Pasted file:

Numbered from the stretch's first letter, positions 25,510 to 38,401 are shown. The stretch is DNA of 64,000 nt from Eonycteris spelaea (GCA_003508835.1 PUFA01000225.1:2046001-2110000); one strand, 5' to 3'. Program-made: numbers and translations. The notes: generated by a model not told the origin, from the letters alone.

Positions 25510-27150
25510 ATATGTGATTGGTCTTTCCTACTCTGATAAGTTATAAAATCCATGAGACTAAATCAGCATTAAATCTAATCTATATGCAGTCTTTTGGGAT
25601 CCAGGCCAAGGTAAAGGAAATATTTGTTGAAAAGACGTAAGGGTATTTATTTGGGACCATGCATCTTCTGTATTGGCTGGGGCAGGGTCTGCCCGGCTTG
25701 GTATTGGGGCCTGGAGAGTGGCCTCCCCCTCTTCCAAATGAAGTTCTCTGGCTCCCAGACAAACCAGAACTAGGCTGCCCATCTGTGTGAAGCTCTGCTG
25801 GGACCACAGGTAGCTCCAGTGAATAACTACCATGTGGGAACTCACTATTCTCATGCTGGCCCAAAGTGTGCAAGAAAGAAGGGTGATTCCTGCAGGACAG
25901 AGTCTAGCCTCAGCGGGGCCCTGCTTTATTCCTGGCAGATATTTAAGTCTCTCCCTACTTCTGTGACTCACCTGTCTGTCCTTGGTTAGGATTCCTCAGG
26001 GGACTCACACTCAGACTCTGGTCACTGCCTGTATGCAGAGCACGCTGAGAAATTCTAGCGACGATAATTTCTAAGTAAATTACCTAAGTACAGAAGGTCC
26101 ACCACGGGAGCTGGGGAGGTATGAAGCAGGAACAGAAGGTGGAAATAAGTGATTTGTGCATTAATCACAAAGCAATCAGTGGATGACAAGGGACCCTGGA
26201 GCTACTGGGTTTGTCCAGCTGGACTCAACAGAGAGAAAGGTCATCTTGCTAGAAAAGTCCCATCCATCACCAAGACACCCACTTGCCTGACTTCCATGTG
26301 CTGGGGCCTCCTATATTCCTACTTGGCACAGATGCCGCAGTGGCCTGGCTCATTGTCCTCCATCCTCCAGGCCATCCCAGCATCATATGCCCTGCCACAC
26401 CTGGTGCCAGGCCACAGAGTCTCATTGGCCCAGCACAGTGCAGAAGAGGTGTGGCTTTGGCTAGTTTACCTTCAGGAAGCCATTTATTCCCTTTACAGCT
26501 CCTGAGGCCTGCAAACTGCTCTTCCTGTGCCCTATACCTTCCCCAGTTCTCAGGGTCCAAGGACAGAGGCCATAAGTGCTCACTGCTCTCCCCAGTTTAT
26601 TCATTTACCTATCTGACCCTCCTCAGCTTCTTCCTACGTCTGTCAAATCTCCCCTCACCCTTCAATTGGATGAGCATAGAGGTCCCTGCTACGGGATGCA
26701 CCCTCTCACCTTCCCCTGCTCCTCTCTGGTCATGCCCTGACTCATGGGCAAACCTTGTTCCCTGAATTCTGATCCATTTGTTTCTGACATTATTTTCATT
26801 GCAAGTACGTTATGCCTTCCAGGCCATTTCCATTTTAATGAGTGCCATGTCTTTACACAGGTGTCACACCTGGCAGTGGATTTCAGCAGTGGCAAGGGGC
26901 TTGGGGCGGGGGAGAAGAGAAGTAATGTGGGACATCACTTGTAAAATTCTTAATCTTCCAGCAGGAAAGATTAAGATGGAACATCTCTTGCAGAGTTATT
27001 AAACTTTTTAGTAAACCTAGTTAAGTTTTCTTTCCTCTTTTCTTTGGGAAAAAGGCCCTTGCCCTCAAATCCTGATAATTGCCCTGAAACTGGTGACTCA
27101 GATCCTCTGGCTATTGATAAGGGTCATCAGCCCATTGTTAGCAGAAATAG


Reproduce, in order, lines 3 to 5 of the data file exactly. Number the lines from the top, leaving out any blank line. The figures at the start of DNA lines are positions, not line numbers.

25510 ATATGTGATTGGTCTTTCCTACTCTGATAAGTTATAAAATCCATGAGACTAAATCAGCATTAAATCTAATCTATATGCAGTCTTTTGGGAT
25601 CCAGGCCAAGGTAAAGGAAATATTTGTTGAAAAGACGTAAGGGTATTTATTTGGGACCATGCATCTTCTGTATTGGCTGGGGCAGGGTCTGCCCGGCTTG
25701 GTATTGGGGCCTGGAGAGTGGCCTCCCCCTCTTCCAAATGAAGTTCTCTGGCTCCCAGACAAACCAGAACTAGGCTGCCCATCTGTGTGAAGCTCTGCTG